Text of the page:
quinta-feira, 12 de março de 2015

Science factory

How does scientific research suffer if data comes from online survey forums? 

What used to be the job of university students, being surveyed for scientific and academic research, is now often being done by people online, which could arguably lead to flawed and unreliable data. 

Mechanical Turk is an online job forum – an informal work force of people who participate in studies – basically a pool of professional survey-takers. Researchers are now taking data from such sources because it’s inexpensive and quick. But there could be discrepancies on the reliability of answers given. What kinds of surveys are we talking about?

“You have a lot of psychology, social science research, but also political scientists are using it. You even see it in medical research,” said Jenny Marder, who reported the story for PBS Newshour. “And we looked at a lot of the studies that are using Mechanical Turk, and a lot of them are asking really big questions. There’s a lot of research on human behavior, but also on teen alcohol abuse, a lot of research on decision-making, how people perceive scientists and climate scientists. So these aren’t obscure studies. And they’re asking some pretty big questions.”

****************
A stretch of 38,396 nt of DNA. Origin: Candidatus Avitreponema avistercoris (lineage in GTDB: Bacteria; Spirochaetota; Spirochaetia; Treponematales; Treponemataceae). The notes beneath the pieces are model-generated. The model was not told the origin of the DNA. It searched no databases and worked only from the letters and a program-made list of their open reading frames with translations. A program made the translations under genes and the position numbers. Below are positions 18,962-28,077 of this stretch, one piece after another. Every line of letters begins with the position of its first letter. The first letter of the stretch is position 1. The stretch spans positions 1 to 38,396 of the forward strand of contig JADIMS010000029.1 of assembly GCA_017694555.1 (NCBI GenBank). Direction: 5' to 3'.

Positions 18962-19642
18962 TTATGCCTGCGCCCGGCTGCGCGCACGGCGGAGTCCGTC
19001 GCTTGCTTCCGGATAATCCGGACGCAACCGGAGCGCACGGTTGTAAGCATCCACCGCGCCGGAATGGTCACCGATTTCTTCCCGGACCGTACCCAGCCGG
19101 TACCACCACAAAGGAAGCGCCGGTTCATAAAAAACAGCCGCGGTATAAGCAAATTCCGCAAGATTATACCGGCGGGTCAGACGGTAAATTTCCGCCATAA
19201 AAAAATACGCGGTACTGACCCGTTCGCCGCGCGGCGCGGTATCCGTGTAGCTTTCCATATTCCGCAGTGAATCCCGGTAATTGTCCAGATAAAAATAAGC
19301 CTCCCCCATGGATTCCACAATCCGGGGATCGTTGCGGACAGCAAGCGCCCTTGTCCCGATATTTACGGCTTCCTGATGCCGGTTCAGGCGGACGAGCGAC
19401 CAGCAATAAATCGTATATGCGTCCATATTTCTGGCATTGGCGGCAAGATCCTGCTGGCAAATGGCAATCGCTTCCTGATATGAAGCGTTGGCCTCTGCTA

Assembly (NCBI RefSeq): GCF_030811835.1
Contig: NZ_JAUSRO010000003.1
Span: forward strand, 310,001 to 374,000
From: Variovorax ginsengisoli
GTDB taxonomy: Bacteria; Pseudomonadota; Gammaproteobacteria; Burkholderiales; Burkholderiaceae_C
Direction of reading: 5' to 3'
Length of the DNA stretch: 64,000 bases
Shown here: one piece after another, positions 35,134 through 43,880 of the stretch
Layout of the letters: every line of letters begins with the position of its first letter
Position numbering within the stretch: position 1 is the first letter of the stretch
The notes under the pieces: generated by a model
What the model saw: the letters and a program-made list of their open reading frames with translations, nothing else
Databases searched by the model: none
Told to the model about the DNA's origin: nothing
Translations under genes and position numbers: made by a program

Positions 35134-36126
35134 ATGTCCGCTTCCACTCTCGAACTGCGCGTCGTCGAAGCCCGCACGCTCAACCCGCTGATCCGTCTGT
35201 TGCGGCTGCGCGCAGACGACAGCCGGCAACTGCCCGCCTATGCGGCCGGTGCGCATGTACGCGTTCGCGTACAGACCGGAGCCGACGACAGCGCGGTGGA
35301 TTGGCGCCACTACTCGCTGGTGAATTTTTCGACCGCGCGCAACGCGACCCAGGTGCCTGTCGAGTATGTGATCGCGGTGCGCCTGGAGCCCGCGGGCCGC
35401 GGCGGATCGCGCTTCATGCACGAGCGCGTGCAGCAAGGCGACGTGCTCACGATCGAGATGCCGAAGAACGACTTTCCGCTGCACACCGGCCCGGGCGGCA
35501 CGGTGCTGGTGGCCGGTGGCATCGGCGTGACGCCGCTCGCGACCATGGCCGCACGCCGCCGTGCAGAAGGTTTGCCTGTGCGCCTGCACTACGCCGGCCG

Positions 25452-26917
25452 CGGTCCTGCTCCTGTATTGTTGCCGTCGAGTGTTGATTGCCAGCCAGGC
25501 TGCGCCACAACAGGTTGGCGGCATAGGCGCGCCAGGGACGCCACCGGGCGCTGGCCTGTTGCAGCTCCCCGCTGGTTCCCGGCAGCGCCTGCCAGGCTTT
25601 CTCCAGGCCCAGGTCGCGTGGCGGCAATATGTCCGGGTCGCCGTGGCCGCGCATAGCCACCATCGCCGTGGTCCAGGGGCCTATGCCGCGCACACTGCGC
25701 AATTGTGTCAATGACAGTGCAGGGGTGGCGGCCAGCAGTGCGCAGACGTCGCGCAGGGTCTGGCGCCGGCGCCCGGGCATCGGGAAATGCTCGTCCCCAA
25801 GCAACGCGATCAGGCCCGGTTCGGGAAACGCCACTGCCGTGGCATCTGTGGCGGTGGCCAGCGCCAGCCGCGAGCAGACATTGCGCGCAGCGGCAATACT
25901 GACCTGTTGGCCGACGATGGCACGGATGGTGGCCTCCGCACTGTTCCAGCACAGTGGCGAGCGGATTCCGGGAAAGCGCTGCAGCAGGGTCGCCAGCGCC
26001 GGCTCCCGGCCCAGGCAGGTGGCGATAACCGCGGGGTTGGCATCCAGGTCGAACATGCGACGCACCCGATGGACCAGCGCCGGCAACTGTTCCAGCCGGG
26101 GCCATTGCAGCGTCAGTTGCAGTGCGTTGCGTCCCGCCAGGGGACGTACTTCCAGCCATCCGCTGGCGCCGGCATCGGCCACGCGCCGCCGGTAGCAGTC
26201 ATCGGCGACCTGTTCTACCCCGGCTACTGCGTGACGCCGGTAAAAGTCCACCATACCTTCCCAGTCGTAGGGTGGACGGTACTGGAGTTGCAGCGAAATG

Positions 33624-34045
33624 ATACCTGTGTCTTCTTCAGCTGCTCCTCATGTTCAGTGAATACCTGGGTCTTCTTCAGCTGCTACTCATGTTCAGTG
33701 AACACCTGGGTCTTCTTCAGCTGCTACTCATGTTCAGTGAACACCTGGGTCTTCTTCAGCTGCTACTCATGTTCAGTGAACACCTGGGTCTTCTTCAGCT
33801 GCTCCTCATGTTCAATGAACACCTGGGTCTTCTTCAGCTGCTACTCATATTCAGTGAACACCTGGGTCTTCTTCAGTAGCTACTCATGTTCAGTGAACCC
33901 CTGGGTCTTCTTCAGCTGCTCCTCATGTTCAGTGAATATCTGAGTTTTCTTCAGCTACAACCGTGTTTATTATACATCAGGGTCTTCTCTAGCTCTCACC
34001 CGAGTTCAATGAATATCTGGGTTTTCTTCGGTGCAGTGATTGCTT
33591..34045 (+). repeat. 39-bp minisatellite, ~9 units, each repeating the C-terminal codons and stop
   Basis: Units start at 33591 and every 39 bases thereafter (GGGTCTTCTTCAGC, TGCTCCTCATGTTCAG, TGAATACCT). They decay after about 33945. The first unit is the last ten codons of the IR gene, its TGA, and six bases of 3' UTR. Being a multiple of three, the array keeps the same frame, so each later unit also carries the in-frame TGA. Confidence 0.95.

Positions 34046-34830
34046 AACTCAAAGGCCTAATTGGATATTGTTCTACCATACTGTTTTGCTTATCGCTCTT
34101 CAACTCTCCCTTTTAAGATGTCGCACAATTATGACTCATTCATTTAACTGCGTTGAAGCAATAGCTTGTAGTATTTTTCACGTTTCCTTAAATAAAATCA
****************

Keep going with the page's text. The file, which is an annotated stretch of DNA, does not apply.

This issue with surveys like those from Mechanical Turk is that many people do them from home, even thousands of them, and there’s no way to know if the person was distracted, actually paying attention, or if they are on automatic because they have seen some of the same questions repeated over and over. The people who take these surveys get paid (albeit, very little) even if they answer questions in an automatic, not entirely thoughtful way. So what is the incentive to really sit down, focus, and answer truthfully? 

Data isn’t valuable if it isn’t an accurate reflection of the subject’s perspective and the topic, but it continues to be used.

Watch How pro survey-takers are shaping scientific research on PBS. See more from PBS NEWSHOUR

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